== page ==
The deluge ended around 2:00, and we started the first feable attempts at organizing. That's when we realized that the packing company from the U.S. had not done the stellar job we were hoping for. Not much was broken, but we have several items that we really never intended to bring. Like our good glass dinnerware (service for 24), lazy-boy reclining chair, toaster oven, electric grill, and the 3/4 empty jar of peanut butter.

However, we were finally able to sleep the night in our beds, something we hadn't done in over 4 months.

Of course, "sleep" was a euphamism for "lay in our bed listening to the new house sounds, jumping at everything". And there was lots to jump at. A strong windstorm had arrived to welcome us into the house, and we discovered every loose shutter, every drafty window, etc as the winds whipped around us and moved everything that wasn't tied down.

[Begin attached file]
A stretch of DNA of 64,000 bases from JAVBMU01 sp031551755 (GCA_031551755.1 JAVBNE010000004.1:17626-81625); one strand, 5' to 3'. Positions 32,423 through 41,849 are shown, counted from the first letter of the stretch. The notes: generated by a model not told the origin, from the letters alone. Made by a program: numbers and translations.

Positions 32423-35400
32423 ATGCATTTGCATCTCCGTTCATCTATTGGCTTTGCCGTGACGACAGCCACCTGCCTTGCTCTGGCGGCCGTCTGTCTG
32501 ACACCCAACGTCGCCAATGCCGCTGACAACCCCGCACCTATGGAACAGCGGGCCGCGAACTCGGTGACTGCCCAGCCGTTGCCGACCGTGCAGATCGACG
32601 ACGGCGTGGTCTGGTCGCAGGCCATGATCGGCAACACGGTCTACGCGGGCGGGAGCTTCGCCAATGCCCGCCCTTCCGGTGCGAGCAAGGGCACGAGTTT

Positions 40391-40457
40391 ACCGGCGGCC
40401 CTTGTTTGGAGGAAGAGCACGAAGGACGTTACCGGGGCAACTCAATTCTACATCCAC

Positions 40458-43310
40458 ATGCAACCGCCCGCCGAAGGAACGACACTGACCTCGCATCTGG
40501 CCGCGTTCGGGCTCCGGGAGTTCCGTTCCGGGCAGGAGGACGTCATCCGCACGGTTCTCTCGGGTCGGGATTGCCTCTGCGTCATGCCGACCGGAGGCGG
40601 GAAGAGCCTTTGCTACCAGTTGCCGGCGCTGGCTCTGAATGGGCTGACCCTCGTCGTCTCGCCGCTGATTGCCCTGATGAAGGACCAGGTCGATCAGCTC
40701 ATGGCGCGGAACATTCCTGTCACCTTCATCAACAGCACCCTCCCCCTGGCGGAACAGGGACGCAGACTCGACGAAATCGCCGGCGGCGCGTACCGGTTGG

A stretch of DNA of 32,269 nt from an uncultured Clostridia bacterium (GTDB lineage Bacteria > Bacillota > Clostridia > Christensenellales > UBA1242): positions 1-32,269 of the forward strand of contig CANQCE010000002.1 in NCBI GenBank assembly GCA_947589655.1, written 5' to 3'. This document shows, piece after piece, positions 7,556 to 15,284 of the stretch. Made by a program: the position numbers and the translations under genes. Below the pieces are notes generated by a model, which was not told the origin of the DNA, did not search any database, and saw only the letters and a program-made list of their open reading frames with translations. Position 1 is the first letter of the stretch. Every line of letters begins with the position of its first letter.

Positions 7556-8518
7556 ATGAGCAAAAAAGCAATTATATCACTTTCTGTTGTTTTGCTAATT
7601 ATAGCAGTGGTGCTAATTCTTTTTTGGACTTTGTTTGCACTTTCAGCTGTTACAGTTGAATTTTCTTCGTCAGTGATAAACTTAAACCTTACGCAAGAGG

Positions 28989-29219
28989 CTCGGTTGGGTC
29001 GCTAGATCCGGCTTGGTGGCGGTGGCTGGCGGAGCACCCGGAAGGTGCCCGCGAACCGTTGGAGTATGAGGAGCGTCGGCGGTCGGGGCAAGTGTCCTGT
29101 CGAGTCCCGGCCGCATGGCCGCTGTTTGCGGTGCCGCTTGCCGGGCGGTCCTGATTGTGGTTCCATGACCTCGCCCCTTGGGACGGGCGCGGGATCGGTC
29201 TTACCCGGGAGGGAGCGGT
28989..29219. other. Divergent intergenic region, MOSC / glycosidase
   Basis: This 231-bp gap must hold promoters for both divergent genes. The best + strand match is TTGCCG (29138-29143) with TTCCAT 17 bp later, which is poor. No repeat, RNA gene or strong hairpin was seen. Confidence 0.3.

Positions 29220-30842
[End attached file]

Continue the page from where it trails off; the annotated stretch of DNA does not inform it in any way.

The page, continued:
On Wednesday, we spent most of the time just shoving boxes around into the right place to start unpacking. Leon made a run to the hardware store to pick up several items that we either forgot or which didn't make it (it's probably in long-term storage instead of that peanut butter jar. It all works out in the cosmic balance). A friend of ours came over and she and Debbie made a very productive start of organizing the food we had shipped over. Yes food. We were aware that Switzerland had grocery stores (at least one or two), but we also knew there were things we wanted. And finally, what else were we going to do with all the stuff from the old house, put it in storage? Remember, we packed the house in just one week, so there wasn't time to have the Last Big Pot Luck Supper and please-take-our-stuff Raffle we had hoped for.